The loonie was down 0.47 of a cent at 99.73 cents US as Statistics Canada reported the economy shed 21,900 jobs last month. Economists had looked for a gain of about 5,000.
The agency also revised downward the number of jobs created in December to 31,000 from 40,000.
The jobless rate decreased 0.1 of a point to seven per cent, however, due to fewer people reported looking for work.
Earlier, Canada Mortgage and Housing Corp. said that housing starts plunged to 160,600 in January, down considerably from a revised 197,100 reading in December.
Economists had looked for starts to come in at 195,000.
"The sheer scale of the drop points to an acute weakening in the homebuilding sector, consistent with the slowing trend in residential building permits seen in recent reports," said CIBC World Markets senior economist Emanuella Enenajor.
"Much of the slowdown in January was due to weaker multi-unit starts, with singles also down by a smaller margin."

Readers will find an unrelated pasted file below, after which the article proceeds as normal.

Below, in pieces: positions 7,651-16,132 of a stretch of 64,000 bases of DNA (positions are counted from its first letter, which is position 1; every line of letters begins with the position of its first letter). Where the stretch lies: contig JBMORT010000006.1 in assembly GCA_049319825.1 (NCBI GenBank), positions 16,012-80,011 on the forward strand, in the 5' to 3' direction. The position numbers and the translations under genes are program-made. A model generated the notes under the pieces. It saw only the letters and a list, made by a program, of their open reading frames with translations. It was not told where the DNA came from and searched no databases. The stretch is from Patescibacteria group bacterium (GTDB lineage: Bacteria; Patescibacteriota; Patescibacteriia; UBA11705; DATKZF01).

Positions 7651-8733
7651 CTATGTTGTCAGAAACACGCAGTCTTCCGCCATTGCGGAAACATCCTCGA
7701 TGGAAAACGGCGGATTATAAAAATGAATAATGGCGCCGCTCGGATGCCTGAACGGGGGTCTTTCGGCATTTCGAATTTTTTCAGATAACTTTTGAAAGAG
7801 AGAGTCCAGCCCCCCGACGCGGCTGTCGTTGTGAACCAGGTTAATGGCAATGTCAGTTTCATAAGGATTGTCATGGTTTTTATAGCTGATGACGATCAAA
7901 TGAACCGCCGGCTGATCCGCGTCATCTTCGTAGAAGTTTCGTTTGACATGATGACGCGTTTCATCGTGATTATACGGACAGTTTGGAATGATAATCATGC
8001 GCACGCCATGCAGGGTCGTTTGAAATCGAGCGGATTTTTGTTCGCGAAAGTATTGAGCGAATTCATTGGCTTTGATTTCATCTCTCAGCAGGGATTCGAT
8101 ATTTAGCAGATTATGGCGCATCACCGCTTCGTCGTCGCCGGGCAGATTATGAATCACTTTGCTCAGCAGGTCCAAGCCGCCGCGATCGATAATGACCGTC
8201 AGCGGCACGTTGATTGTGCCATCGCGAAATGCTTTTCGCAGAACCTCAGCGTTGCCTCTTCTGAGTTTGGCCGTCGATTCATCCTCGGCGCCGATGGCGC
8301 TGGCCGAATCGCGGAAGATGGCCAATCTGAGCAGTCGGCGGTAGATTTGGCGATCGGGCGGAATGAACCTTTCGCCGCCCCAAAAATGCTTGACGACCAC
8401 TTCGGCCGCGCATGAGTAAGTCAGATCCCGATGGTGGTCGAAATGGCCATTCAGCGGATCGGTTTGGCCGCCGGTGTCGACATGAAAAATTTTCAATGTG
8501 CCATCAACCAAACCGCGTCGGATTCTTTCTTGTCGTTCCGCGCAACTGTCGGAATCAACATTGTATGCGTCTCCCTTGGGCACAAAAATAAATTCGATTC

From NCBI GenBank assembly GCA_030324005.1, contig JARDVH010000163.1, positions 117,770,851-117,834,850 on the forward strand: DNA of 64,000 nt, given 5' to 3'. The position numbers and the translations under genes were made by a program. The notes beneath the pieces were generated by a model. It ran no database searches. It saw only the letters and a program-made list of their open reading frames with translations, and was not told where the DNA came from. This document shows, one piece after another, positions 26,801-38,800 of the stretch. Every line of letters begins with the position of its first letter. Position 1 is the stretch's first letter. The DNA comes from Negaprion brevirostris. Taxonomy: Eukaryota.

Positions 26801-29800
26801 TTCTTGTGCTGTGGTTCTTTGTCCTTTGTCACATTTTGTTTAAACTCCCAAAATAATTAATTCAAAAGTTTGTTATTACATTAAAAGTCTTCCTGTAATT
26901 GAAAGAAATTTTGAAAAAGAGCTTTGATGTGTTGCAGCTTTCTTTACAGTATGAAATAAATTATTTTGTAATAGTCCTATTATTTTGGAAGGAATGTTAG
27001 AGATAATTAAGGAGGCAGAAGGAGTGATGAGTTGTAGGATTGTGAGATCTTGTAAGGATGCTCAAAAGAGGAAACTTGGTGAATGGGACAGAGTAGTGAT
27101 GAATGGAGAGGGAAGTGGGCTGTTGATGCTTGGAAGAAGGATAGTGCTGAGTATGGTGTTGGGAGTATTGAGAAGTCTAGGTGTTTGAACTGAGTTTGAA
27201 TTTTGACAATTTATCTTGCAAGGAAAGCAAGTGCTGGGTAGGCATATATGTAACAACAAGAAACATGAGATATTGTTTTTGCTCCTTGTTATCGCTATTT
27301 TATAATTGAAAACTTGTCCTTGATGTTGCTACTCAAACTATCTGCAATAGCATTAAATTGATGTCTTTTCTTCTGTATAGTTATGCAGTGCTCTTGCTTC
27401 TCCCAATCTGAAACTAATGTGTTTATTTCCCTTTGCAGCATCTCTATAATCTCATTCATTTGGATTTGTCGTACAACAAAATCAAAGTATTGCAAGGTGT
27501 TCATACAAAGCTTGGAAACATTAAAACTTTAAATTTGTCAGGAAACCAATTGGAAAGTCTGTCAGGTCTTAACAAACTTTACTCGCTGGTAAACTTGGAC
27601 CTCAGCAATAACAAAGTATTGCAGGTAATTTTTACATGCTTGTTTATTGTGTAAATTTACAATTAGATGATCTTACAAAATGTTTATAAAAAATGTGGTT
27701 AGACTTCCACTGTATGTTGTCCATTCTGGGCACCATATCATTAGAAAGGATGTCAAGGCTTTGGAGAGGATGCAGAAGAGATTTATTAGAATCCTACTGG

Other data showed that Canada’s trade deficit with the world fell more than expected in December.
Statistics Canada said the deficit came in at $901 million, down from $1.7 billion in November. Merchandise imports fell 2.8 per cent in December while merchandise exports declined 0.9 per cent.
The loonie failed to find lift from strong Chinese economic data.
Chinese exports rose 25 per cent in January from a year earlier, while imports into the world's second biggest economy soared 28 per cent.
But a large part of the increase was due to companies rushing to fill orders before shutting down for up to two weeks for the Lunar New Year holidays that begin Sunday.
March copper on the Nymex added four cents to US$3.76 a pound. China is the world's biggest consumer of the metal, viewed as an economic bellwether as it is used in so many applications.
But oil prices backed off from early advances and the March crude contract on the New York Mercantile Exchange slipped 11 cents to US$95.72 a barrel.
April gold bullion faded $4.40 to US$1,666.90 an ounce.